Whitchurch’s Leonard Brothers Vets have provided the The Herald’s readers with some tips to keep your pets safe…

nSultanas and currents can be very toxic to dogs. Grape toxicity including sultanas and raisins is not fully understood. Some dogs are more sensitive than others.

The toxins affect kidney function and can result in total kidney failure that can prove fatal if not treated. There is only a short window to induce vomiting and limit the absorption of the toxins, and so if your pet eats one this Christmas contact your vet immediately.

nTrees can be irresistible to pets as pets think they are fun to climb and play with. However a Christmas tree can hide many dangers, these range from Gastrointestinal upsets to the potential of a foreign body if decorations or pine needles are ingested.

Try and make your Christmas tree and decorations as safe as possible for your pet. Avoid chocolate tree decorations, as chocolate contains Theobromine which is toxic to dogs. If you think your pet may have ingested something it shouldn’t have don’t delay in contacting your vet.

nPoinsettias can be an irritant especially if ingested. At Christmas it is important to be aware of plants that are toxic to our pets, especially as we have decorations and plants in and around the house that we wouldn’t normally.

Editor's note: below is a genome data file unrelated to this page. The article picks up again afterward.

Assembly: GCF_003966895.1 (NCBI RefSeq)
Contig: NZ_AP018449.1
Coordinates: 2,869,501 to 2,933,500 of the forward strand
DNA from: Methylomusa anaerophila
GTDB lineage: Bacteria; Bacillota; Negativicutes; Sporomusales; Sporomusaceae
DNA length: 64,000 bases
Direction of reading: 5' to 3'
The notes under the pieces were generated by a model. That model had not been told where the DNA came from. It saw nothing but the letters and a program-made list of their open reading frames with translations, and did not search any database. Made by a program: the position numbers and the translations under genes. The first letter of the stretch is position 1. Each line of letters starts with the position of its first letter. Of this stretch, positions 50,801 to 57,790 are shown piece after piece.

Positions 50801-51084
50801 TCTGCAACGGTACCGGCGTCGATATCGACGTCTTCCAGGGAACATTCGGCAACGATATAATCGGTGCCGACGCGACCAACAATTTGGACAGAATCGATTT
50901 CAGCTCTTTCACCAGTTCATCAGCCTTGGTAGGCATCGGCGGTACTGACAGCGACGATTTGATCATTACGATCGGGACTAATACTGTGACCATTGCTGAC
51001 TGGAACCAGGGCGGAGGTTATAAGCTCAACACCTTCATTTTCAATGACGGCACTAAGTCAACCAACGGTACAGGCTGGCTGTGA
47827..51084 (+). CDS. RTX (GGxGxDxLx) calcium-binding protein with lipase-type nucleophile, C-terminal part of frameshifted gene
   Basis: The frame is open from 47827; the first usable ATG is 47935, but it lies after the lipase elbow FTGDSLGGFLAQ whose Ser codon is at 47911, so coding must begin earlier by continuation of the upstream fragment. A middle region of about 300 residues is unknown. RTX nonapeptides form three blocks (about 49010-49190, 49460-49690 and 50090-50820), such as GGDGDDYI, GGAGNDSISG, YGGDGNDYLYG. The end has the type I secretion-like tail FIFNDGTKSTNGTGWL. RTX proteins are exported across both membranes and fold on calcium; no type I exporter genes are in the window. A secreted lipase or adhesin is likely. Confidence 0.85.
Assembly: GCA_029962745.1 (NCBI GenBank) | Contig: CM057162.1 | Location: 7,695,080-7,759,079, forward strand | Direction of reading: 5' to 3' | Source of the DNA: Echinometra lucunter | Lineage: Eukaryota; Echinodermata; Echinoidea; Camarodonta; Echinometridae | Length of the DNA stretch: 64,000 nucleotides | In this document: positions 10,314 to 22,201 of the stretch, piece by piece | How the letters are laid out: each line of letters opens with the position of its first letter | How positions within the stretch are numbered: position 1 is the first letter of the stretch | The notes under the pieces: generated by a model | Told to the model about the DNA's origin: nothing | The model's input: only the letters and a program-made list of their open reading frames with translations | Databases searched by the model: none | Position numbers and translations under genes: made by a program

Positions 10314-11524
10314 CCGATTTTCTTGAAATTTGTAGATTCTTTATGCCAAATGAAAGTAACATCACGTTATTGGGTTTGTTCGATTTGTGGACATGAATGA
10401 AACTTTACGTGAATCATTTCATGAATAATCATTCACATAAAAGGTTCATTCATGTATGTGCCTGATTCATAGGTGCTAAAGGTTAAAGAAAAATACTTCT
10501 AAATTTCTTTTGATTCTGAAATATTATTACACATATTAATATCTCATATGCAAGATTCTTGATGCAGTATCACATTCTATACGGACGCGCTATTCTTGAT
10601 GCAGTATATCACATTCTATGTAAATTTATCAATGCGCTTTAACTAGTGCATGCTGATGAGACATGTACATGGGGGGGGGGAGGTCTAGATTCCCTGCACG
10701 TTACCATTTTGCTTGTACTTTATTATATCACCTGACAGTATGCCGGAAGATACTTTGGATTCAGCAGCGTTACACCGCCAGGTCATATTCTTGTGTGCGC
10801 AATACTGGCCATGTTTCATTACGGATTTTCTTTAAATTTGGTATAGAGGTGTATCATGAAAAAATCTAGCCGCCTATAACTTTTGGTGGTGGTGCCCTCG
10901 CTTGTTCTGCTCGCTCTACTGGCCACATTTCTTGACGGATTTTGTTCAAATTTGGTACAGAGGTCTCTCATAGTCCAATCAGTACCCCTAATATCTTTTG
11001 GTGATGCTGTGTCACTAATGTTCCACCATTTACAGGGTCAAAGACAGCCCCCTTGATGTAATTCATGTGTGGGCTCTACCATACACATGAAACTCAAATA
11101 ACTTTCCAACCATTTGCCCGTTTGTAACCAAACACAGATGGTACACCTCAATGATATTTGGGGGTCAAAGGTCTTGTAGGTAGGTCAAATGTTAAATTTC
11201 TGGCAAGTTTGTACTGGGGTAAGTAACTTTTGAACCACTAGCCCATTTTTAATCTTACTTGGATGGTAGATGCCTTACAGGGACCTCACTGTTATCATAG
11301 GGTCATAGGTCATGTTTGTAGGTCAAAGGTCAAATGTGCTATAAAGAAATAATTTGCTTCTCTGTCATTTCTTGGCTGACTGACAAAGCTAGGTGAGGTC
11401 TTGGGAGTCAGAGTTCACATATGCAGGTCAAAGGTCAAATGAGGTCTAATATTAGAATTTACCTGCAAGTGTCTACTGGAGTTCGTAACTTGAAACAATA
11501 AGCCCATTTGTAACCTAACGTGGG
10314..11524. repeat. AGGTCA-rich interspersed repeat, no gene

It can cause vomiting, hypersalivation, anorexia and lethargy to name a few symptoms. Contact your vet immediately if you suspect your pet has ingested any of this plant.

nDuring winter months antifreeze ( Ethylene Glycol) is often used in our cars and stored in garages and around our homes.

Cats are particularly attracted to it and it is highly toxic to both dogs and cats. Symptoms include vomiting, ataxia and convulsions.

It rapidly leads to renal failure, and so early treatment is vital. if you suspect that your pet has ingested any contact your vet immediately and if possible bring the container along too.

nAs tempting as it is to share your Christmas dinner, please be aware of the dangers that bones pose to pets. They can become lodged in your pets throat causing a choking hazard or become stuck in their intestines.

If your pet is choking or if it has a foreign body it is an emergency and you must contact your vet immediately. Also if you are thinking of sharing some of your Christmas dinner with your pets just remember that human food is much richer than pet food and full of fat.

When pets are fed human food they will often then get an upset tummy mainly resulting in diarrhoea. Pets don’t need to share dinner with us as they are just as happy with their normal dog food.

nHolly and mistletoe are commonly found in our houses throughout the festive season. They are both toxic to our pets if ingested. Symptoms can include vomiting and depression and hypersalivation to name a few.

Mistletoe contains cardiac depressants. If your pet ingests any of these plants please contact your vet immediately.

LBVC will be open on Christmas Eve, December 27 and New Years Eve from 8.30am until 12.30pm, and closed Christmas Day, Boxing Day and New Years Day – ring 01948 662424 for emergencies.